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October 26, 2015 / Congau

Limited Duties

A duty is what we must do. Isn’t that a simple and reasonable definition that we can all agree on? We must do it, not because we are physically forced to, but because we are bound by some commitment that we have previously made. These “musts” are luckily limited in number since our commitments are limited.

Now some philosophers seem to want to extend our duties to the entire domain of morality. Then they actually count among the duties not only the things we must do, but also what we should and could do. That, alas, makes our duties infinite and there is no way we could ever fulfill them. There is literally no end to all the morally good acts that we could do.

We could for example help the poor, yes, we definitely should, but the moment that moral advice is made a duty, it opens up a bottomless ocean of moral requirements that can never conceivably be filled. Which poor are you to help? All the poor of this world? Impossible of course. As many as you can? How many is that? You could work night and day to alleviate poverty, but surely, even on the brink of exhaustion you could probably still do a little more, and a little more…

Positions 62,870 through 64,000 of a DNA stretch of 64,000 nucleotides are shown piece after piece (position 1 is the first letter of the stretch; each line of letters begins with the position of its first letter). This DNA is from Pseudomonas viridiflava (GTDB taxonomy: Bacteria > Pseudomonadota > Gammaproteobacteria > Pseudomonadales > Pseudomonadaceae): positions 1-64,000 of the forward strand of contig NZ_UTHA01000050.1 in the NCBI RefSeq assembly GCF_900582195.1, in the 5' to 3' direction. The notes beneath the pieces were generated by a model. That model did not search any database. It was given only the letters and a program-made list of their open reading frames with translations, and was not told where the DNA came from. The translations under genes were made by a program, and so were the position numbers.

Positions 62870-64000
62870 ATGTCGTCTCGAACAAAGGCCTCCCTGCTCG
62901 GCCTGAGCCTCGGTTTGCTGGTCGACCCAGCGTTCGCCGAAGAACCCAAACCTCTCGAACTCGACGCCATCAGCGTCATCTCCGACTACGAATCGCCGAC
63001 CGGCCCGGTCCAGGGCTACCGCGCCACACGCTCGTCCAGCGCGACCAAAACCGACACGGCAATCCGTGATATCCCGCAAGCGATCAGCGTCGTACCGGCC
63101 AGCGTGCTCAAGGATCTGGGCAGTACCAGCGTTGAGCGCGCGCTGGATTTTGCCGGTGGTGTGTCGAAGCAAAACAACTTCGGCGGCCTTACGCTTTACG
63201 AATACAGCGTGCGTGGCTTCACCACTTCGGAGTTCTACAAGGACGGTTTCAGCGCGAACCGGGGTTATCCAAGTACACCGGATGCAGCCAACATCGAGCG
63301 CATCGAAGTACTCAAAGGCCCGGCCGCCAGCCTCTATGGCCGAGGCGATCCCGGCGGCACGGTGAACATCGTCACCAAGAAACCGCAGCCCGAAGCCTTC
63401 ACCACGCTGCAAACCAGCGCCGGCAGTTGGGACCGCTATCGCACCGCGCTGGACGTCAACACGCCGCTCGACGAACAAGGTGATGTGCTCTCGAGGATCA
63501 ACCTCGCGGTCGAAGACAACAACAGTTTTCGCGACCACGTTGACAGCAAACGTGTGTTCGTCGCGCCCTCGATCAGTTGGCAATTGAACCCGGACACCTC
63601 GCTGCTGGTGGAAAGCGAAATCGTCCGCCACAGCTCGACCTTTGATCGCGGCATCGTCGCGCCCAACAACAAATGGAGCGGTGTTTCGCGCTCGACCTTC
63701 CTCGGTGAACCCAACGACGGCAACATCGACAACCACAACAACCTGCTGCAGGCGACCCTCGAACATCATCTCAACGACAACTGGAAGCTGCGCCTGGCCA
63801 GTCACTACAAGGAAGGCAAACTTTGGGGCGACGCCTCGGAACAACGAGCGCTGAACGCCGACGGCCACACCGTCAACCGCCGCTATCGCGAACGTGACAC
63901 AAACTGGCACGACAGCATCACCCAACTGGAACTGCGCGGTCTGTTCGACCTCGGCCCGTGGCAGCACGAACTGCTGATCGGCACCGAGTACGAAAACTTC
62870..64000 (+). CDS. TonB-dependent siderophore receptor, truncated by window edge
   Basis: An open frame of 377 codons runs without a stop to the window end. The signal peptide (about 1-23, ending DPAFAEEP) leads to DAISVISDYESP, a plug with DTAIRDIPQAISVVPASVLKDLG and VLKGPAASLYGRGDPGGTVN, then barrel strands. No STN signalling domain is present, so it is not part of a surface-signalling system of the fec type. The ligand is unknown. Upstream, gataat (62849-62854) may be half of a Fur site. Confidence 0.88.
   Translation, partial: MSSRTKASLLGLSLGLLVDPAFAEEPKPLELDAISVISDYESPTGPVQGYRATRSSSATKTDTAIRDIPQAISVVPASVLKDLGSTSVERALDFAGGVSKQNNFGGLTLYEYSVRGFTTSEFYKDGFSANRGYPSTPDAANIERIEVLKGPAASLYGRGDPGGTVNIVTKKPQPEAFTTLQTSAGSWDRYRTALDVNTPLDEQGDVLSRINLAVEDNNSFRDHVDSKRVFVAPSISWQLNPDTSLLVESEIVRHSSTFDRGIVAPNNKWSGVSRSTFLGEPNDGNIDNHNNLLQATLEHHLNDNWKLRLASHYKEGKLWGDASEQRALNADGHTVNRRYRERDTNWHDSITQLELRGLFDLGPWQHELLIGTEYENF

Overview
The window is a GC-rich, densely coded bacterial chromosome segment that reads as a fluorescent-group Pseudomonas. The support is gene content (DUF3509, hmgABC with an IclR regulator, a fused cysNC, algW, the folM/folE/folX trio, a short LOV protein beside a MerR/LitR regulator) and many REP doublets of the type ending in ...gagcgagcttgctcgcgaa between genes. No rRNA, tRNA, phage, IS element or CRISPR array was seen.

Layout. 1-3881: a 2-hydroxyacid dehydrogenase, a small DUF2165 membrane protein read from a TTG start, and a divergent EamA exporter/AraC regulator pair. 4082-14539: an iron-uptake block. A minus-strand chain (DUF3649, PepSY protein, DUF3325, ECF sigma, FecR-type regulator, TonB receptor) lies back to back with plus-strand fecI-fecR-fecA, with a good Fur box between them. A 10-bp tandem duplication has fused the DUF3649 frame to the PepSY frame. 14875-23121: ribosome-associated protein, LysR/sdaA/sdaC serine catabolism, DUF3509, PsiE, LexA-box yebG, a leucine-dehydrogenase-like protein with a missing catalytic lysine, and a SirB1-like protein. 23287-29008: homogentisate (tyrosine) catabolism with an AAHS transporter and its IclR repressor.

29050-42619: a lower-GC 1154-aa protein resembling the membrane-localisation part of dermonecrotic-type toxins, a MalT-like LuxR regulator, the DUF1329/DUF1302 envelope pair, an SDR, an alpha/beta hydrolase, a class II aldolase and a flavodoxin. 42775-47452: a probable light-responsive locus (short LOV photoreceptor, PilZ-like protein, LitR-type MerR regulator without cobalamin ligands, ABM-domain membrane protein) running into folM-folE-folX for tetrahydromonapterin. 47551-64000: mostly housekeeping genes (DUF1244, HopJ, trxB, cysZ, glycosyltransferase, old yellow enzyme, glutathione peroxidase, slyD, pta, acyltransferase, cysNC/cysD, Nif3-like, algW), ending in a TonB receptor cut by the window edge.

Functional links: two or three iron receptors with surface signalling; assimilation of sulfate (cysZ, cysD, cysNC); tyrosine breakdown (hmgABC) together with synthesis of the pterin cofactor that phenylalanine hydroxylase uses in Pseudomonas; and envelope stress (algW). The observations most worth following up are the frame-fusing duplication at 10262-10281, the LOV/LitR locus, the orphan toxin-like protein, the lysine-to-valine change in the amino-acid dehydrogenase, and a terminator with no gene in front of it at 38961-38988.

And then there are all the other good deeds that we could possibly do, and they would be neglected if we focused all our energy on poverty. We would have to ignore our duties to do our duties, and in any case we would be infinitely far from being dutiful. The saint would be no closer to it than the blackest sinner.

As a moral guideline the notion of duty becomes meaningless once it extends beyond all limits. What is the point of trying if you cannot even begin to succeed? Whenever you are told that there is something you must do, it has to be possible for you to actually do it, if not the requirement will have no meaning. You must not do what you cannot do. No one can demand that you do what is physically impossible, and therefore your duties have to be within the range of what is possible. Your duties are limited.

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